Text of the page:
• RoyalMDDarwashAOFlintAPFWebbRWoolliamsJALammingGE2000Declining fertility in dairy cattle: changes in traditional and endocrine parameters of fertility. Animal Science70487501.

    • Search Google Scholar
    • Export Citation
  • StaplesCRThatcherWW2005Effects of fatty acids on reproduction of dairy cows. In Recent Advances in Animal Nutrition – 2005 pp 229256 Eds GarnsworthyPCWisemanJ. Nottingham: Nottingham University Press.

    • Search Google Scholar
    • Export Citation
  • StaplesCRBurkeJMThatcherWW1998Influence of supplemental fats on reproductive tissues and performance of lactating cows. Journal of Dairy Science81856871.

    • Search Google Scholar
    • Export Citation
  • WebbRGarnsworthyPCGongJGArmstrongDG2004Control of follicular growth: local interactions and nutritional influences. Journal of Animal Science82E63E74.

    • Search Google Scholar
    • Export Citation
  • WebbRGarnsworthyPCCampbellBKHunterMG2007Intra-ovarian regulation of follicular development and oocyte competence in farm animals. Theriogenology68S22S29.

    • Search Google Scholar
    • Export Citation
  • WilliamsEJFischerDPPfeifferDUEnglandGCWNoakesDEDobsonHSheldonIM2005Clinical evaluation of postpartum vaginal mucus reflects uterine bacterial infection and the immune response in cattle. Theriogenology63102117.

    • Search Google Scholar
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A A Fouladi-Nashta is now at Royal Veterinary College, Hawkshead Lane, Hatfield AL9 7TA, UK

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    Metabolisable energy (ME) balance for groups of cows (n=15) offered diets that induced high insulin (H) or low insulin (L) before and after the first rise in progesterone post partum. Bar shows 2×SED for comparing treatment means. Effects of treatment group, NS; group×week interaction, NS.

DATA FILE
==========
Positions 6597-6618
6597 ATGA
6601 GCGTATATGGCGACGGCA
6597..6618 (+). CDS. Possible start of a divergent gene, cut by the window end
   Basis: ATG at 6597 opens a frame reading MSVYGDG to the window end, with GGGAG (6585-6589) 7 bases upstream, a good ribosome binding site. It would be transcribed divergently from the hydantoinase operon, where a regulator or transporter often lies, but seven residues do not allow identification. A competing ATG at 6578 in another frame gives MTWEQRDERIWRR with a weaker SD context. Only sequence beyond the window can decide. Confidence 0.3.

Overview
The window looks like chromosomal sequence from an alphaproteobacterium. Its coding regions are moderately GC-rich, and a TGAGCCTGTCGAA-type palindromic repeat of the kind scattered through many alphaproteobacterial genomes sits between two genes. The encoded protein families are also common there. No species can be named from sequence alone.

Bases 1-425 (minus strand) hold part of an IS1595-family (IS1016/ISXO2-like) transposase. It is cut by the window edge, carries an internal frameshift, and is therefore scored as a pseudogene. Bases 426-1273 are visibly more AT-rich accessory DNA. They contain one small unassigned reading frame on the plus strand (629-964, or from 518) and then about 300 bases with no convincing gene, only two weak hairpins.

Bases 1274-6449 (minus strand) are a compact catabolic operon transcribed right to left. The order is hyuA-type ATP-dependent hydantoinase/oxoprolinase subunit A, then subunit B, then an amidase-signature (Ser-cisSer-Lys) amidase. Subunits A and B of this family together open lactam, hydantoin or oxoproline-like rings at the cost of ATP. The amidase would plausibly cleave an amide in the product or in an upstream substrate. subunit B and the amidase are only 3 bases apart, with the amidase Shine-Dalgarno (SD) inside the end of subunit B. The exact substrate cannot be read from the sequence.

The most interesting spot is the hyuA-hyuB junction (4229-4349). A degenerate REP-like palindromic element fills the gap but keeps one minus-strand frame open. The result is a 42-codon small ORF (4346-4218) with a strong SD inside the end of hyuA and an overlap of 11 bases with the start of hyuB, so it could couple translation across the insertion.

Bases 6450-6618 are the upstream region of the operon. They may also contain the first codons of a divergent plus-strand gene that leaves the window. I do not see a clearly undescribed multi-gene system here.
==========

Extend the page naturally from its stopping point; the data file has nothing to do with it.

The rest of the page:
• View in gallery

    Plasma insulin for groups of cows (n=15) offered diets designed to induce high insulin (H) or low insulin (L) before and after the first rise in progesterone post partum. Bar shows 2×SED for comparing treatment means. Effects of group×week interaction, P=0.028; HH versus LL, P=0.039.

  • View in gallery

    Number of cows pregnant between 0 and 120 days post partum (as a percentage of total cows) for groups of cows (n=15) offered diets that induced high insulin (H) or low insulin (L) before and after the first rise in progesterone post partum. The survival curve for HL was higher (P=0.025) than curves for the three other treatment groups.

References

  • AdamiakSJMackieKWattRGWebbRSinclairKD2005Impact of nutrition on oocyte quality: cumulative effects of body composition and diet leading to hyperinsulinemia in cattle. Biology of Reproduction73918926.

    • Search Google Scholar